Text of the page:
European slipped in early trading Friday as investors tallied the first wave of this season's quarterly corporate earnings and kept a keen eye on the U.S. dollar in the first week of President Donald Trump's new administration.
Britain's FTSE 100 was the sole gainer among the major benchmarks, rising 12.5 points, or 0.17%, in the opening minutes of trading thanks in part to a solid 7% surge for Tesco (TSCDY) after its £3.7 billion purchase of food wholesaler Booker Group (BOKGY) .
Tesco, Britain's biggest grocery store chain, will pay the equivalent of 205.3 pence per Booker Group share, a premium of 12% to their Thursday closing price of 183.1 pence each.
Tesco shares jumped more than 100.5% by 08:45 GMT to change hands at 208.6 pence each while Booker Group shares spiked 15.6.1% to 210.9 pence each.
Germany's DAX performance fell 0.11% while France's CAC-40 traded 0.17% lower at 4,851.8 points, with bluechip stocks such as Daimler AG (DDAIY) , VolkswagenAG (VLKAY) and BMW AG (BMWYY) all trading to the downside.
Switzerland's SMI, a normally defensive index that often trades inversely to the major European benchmarks, was also lower Friday, falling 0.3% on the back of a 2.6% decline for UBS Group AG (UBS) - Get Report .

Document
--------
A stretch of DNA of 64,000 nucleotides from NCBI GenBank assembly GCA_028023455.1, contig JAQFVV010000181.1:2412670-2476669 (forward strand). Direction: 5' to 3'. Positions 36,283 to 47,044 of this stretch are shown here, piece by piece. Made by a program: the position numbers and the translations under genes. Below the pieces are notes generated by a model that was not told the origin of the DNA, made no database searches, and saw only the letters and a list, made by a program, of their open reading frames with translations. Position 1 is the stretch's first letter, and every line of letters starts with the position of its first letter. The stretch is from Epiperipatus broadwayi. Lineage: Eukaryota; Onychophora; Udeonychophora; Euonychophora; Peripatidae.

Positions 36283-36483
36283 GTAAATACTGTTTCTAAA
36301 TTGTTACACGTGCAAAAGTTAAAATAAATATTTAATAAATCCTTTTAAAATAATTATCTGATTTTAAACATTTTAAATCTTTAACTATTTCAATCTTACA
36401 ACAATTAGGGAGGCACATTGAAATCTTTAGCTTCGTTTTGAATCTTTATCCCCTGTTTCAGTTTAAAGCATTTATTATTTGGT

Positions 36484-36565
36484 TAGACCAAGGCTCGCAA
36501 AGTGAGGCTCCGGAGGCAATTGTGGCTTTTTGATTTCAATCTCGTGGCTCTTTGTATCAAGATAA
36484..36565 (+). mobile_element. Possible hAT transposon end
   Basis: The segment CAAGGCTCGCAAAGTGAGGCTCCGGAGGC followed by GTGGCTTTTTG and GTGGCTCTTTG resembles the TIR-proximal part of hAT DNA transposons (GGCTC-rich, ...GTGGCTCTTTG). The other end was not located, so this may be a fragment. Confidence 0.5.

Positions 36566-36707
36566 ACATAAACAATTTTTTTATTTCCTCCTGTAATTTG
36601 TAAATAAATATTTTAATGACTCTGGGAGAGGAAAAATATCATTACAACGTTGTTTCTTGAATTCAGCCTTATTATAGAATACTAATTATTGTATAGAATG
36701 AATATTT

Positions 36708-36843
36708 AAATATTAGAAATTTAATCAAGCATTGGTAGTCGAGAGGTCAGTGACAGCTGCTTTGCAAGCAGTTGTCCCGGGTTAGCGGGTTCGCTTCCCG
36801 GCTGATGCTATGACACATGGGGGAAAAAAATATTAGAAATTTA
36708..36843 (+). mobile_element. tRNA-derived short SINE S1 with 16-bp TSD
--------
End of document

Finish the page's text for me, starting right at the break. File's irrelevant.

The world's biggest wealth manager posted better-than-expected fourth quarter earnings of €0.19 per share on a fully diluted basis, just ahead of the $0.17 total forecast by analysts but down around 32% from the same period in 2015. It also said an improved outlook in the United States could support growth in the bank's wealth management business, but larger-than-expected client outflows look to have worried investors.
UBS shares traded at Sfr16.54 each in Zurich at 08:45 GMT, down 2.6% on the session to trim their three-month gain to 22%.
Overnight activity in Asia was relatively muted owing to lunar holiday celebrations in China and South Korea, which closed major benchmarks around the region and kept over-the-counter market liquidity thin. Japan's Nikkei 225, however, booked its second consecutive session gain with a 0.3% advance while Australia's S&P/ASK notched a post-holiday return rise of 0.7% to 5,714 points.
The Dow Jones Industrial Average scored a record close for its second day in a row, benefiting from a small bump that cemented its position above 20,000.
The Dow increased 0.16% to 20,100. The blue-chip index has risen for three days in a row, a streak not seen since mid-December. The Nasdaq dropped 0.02% and the S&P 500 declined 0.07%.
The Dow closed above 20,000 for the first time ever on Wednesday. U.S. stocks have risen since President Donald Trump was elected in November as investors placed big bets that his administration would lead to higher infrastructure spending and looser financial regulations.
U.S. futures indicate another bullish session Friday, with the Dow expected to open 35 points higher at the bell and 2.7 point and 0.1 point gains priced in for the S&P 500 and the Nasdaq respectively.